Horse Licensing and Taxes – What Is Next?

Livestock Transport News Article - More News2009-01-26
A proposed New Hampshire state income tax is under consideration that targets horse owners. A special “equine tax” socks owners with a tax of $25 per horse per year, with a $50 fine in addition to it for anyone who is slow to get on board or outright refuses.

This is not related to health and safety or people and but could be a bonus to the National Animal Identification System that many small farmers and animal owners oppose. It does require each animal to have a number, making it mandatory for horse owners to sign up with just one amendment. The cost of the microchip from some estimates can be $75 or more per horse.

This is an outright tax to license horses as has been done to dogs and cats. Many years ago a small group opposing the animal rights misinformation said that when horses become “companion animals” in the eyes of definition rather than “livestock” it was opening a door that animal owners did not want opened.

This is simply politicians looking at ways to tax more. Rabbits, cattle and other animals can also be taxed if officials find a “reason.”

There’s already talk of the EPA having a per head tax on cattle and hogs for methane production. There are no reports on including sheep, goats and other livestock but all can belch and according to experts that adds to global warming. American Farm Bureau officials report anyone with over 25 head of cattle would pay $175 per animal or beef cattle with more than 50 head at $87.50 per head.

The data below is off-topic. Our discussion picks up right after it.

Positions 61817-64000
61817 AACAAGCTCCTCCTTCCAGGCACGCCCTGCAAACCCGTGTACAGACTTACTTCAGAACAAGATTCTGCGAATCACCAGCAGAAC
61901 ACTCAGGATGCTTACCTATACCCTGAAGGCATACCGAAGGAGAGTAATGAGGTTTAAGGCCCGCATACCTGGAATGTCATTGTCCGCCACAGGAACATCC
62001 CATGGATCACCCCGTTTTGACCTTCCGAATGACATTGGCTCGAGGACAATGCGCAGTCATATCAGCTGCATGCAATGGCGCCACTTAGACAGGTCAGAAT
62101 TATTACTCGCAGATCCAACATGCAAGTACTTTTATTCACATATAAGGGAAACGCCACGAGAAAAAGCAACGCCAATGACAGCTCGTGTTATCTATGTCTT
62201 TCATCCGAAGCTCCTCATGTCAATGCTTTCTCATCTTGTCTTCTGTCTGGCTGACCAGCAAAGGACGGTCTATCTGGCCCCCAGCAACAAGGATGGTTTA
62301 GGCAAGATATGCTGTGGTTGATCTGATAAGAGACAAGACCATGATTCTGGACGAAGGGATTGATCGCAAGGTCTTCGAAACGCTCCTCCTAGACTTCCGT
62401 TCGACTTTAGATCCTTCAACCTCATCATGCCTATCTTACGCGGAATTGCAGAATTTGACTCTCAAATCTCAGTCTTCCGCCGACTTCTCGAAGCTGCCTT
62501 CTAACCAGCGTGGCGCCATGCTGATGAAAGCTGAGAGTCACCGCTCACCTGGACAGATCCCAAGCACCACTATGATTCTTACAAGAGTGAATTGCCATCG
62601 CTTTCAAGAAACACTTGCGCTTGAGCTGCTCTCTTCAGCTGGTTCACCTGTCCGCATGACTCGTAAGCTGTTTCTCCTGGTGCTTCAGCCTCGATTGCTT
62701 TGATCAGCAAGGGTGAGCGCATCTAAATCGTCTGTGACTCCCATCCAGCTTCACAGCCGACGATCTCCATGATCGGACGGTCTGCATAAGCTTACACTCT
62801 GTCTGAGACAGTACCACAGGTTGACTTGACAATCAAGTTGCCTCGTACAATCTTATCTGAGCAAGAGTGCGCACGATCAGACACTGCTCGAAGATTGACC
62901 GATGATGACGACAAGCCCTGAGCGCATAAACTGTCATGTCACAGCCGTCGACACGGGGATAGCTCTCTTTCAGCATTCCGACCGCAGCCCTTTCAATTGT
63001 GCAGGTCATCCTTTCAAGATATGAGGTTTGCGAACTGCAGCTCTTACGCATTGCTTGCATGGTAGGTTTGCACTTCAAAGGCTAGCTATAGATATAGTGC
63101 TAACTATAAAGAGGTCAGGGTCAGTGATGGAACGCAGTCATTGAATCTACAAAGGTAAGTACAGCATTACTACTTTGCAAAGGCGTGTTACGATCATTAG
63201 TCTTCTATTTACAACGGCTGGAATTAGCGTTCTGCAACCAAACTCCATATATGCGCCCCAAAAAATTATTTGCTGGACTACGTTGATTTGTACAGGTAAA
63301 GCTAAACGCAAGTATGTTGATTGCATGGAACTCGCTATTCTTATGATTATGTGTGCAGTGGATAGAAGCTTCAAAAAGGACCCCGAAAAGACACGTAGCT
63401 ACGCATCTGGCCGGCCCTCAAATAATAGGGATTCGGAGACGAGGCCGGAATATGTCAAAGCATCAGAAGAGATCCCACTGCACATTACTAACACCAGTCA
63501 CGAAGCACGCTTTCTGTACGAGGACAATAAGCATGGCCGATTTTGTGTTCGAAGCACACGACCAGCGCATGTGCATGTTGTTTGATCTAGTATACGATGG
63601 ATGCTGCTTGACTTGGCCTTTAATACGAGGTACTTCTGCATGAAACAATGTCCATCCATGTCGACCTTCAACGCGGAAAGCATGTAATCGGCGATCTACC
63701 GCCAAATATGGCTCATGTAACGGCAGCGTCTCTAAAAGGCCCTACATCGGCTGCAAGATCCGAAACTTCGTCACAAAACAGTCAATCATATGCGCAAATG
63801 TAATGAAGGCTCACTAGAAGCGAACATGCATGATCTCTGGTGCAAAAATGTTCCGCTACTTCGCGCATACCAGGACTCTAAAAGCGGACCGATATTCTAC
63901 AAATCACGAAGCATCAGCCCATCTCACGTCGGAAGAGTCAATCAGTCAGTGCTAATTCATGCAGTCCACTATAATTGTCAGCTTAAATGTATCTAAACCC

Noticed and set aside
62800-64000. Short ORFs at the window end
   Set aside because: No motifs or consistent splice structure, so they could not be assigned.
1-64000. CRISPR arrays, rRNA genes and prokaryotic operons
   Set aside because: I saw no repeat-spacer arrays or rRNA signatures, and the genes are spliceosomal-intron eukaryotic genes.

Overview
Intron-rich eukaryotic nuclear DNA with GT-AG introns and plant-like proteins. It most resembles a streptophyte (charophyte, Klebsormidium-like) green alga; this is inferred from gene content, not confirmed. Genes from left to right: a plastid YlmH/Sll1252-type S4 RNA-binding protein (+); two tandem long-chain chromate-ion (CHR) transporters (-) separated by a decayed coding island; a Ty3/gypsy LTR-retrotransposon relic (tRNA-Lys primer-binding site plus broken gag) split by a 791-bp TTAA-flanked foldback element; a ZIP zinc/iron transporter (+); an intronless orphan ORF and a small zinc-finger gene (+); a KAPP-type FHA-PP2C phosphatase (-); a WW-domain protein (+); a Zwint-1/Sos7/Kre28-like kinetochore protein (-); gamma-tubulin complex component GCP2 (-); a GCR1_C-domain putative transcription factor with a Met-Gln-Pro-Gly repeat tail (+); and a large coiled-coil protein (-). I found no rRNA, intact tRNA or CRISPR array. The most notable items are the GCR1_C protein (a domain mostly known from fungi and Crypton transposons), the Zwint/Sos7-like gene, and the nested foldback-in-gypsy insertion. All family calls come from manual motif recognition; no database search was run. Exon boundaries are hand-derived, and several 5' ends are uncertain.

Other people say that isn’t a possibility but it wasn’t that many years ago that horses were unquestionably livestock. For many they still are. That doesn’t stop the state of New Hampshire from forced licensing consideration.

With the state of New York adding increased taxes on many things it would be an idea for them to tax horses also. New York has more horses and with many of those Thoroughbreds there’s the perception that their owners have money. For every Funny Cide there’s a thousand Seek The Stars. (Who was she? My point exactly! Just a Thoroughbred horse.) 

It’s also worth noting that Wisconsin requires sales tax on the purchase of horses unless they are actively used in farming. Wisconsin residents pay 5% state tax and sometimes another ½% to the county on boarding, training, horse sales and equipment.

Kentucky has a 6% sales tax on stud fees and did have the same tax for horses claimed at Kentucky racetracks as well as sold at auction that are under two years old. California taxes horses purchased at the Barrett’s sale that remain in the state. An exemption is made if the horses are leaving California with a licensed shipper.

According to a report in March of 2005, Litchfield county Connecticut pleasure horses over $1,000 in value were to be listed on personal property assets for taxation. Last year New Jersey implemented 7% state taxes on boarding and training. It was noted farms won’t be audited for a few years but anyone not in compliance then will be assessed penalties and back taxes.

Animal owners of all types sometimes may not be aware what the powers that be are doing, but for those in the target view that can be an expensive oversight.

Although it is true the New Hampshire legislation is, at this point, *proposed* rather than enacted, if it takes effect it can pave the way for some other states to do the same. If this is connected with NAIS the “voluntary” program then becomes mandatory.

Be aware and active – seldom are these measures a temporary means of raising funds.

Bookmark and Share